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Diet Tips for Juvenile Diabetes

Tanuja Sodhi
0 to 1 years

Created by Tanuja Sodhi
Updated on Mar 16, 2013

Diet Tips for Juvenile Diabetes

The trauma and tremors felt on discovering that your little angel suffers from Type I Diabetes is totally understandable. This harrowing revelation can be really daunting and can monumentally change the child’s life forever. In fact it’s over-whelming for the entire family at first, as the parents have to make major lifestyle changes to deal with the malady; but with support and time, it becomes manageable and a part of the daily routine.

 

A normal day in a diabetic person’s life requires drawing blood from finger tips and testing blood with a glucometer at least four times, at least three insulin injections and monitoring carbohydrate intake. Sounds like a lot to ask of anyone, especially young children, but with support from family, friends, doctors and dieticians, they can definitely do it. It is in fact advisable that your child is made to understand the seriousness of this disease even if he/she is still young. It’s better that the kids learn what they need to know to control diabetes, rather than allowing diabetes to control them. So, instead of sheltering your child from the illness, talk to them constantly and teach them to handle the situation wisely.

Diet tips to Control and Manage Juvenile Diabetes

Some crucial diet tips that can help control and manage juvenile diabetes are given below:

• 3 major meals and 2-3 healthy snacks must be inculcated as part of the daily diet.

• Never skip a single meal as it could lead to undesirable sugar spikes. Especially never skip breakfast as it is the most crucial meal of the day.

• The amount of carbohydrates consumed can affect blood sugar levels, so keep a tab on how much carbohydrates your child eats.

• You need to curb sweets and not ban sweets completely. One needs to be judicious as far as dessert is concerned, and the sugar profile of the individual should be the deciding factor here. So, dessert doesn’t have to be off limits, as long as it’s a part of a healthy meal plan.

• Eat sweets with a meal, rather than as a stand-alone snack. When eaten alone, sweets cause your blood sugar to spike. But if one must eat sweets, it should be eaten along with other healthy food, and the blood sugar won’t rise as rapidly. 

• Avoid processed/packaged/ready-to-eat foods like ready to eat snack, frozen heat and eat meat, frozen potato wedges, etc. Make the child eat natural meats such as chicken breasts, grilled fish, eggs, nuts, baked potatoes, lentils, legumes, etc.

• Avoid simple carbohydrates (highly refined) such as white bread, white rice, sugar, processed refined flour and its products, sugar-coated cereals, instant oats, white potato, aerated drinks, candy, cakes, pastries, cookies, etc. Go for complex carbohydrates (slow release) such as whole grain/multigrain bread, brown rice, plain rolled oats and other cereals, yams, sweet potato, winter squash, whole-wheat pasta, etc. They are good sources of fibre and they are digested slowly, keeping blood sugar levels more even.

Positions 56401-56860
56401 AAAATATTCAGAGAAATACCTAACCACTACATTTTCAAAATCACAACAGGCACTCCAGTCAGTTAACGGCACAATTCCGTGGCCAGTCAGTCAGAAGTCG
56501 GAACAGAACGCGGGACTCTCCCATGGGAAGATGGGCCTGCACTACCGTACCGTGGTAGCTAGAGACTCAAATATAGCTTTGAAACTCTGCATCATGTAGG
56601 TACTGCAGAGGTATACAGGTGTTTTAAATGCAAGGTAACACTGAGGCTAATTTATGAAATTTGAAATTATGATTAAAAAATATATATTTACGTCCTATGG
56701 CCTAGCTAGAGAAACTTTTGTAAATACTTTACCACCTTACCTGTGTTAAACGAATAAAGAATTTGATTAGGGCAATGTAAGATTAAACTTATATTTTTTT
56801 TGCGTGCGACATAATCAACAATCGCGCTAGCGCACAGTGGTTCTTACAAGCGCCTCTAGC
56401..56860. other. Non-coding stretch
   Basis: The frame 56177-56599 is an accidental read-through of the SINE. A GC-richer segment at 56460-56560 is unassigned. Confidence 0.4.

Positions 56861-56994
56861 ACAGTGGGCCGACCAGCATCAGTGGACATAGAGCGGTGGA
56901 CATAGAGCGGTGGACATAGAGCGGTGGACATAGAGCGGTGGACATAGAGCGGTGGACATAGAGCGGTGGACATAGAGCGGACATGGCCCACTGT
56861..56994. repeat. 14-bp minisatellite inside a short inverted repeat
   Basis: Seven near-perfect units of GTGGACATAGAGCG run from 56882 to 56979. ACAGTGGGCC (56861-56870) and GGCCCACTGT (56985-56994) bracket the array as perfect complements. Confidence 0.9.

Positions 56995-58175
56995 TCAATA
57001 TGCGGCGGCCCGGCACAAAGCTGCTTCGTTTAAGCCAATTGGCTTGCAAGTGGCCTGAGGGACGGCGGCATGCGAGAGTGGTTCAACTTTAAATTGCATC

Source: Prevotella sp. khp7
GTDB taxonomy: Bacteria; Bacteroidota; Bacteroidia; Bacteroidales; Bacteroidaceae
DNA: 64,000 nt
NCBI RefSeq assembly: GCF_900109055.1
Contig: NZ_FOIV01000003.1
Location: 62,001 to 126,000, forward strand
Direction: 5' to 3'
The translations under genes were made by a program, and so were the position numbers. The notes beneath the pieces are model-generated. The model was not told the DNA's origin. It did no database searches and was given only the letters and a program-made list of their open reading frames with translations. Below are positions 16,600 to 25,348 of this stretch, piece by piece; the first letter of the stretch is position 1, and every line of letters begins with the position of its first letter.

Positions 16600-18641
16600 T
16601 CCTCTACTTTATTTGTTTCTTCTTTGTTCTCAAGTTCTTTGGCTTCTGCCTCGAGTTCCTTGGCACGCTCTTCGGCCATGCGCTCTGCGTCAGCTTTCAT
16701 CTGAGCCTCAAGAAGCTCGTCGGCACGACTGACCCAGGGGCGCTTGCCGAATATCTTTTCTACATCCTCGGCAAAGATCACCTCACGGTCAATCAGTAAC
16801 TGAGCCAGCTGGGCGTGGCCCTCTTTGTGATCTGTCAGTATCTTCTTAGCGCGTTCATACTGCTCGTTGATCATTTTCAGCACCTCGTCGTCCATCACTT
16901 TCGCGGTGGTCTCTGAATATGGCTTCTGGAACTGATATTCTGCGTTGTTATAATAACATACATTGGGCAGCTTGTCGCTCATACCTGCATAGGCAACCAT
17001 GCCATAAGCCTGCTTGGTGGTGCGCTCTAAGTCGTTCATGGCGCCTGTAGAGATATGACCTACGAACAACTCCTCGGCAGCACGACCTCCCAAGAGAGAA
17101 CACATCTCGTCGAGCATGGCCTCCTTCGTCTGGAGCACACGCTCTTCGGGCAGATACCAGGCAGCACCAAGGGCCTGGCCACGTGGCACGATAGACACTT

• Administer a healthy diet that includes protein, carbohydrates and fats. All three are required for the body to function properly. The key is a balanced diet.

• Avoid too much salt in the form of table salt, salty snacks, processed foods with preservatives, papad, pickles, sauces, ketchup, readymade soups, etc.

• Eat plenty of vegetables and fruits every day.

• Choose foods with healthy fats such as olive oil, canola oil, nuts (almonds and walnuts), flaxseeds, oily fish like salmon and tuna, low fat dairy like curd, buttermilk. Limit saturated fats from full fat dairy, fried foods and other animal products such as red meat and too many eggs. 

• Incorporate special diabetes foods that help control the problem, such as bitter gourd (karela) ,fenugreek (methi), Indian blackberry (jamun), garlic, onion, cinnamon and flaxseed.

• Include fibre in diet in the form of foods such as apples, hard pear, kidney beans, black-eyed beans, dried peas, walnuts, sprouts, green vegetables oatmeal, and soya bean. These aid slow digestion and absorption of nutrients, resulting in a slow and steady release of glucose.

• Focus on maintaining a balance between energy intake / expenditure (input vs. output), body requirements and insulin action to prevent adverse effects of hypoglycemia or hyperglycemia.

• Eat slowly and stop when full.

• Control portion sizes. Eat small meals but eat often.

• Stick to regular meal times: Regular meal times help the body to regulate blood sugar levels.

• Keep your child active through regular exercise.

• Maintain a food diary if possible.

 

So, don't let juvenile diabetes get the best of your child. Show your precious little child the best way to manage his diet so she is capable of taking care of herself when she grows up. There will be road blocks but nothing that can’t be handled by tweaking the lifestyle a little.
 

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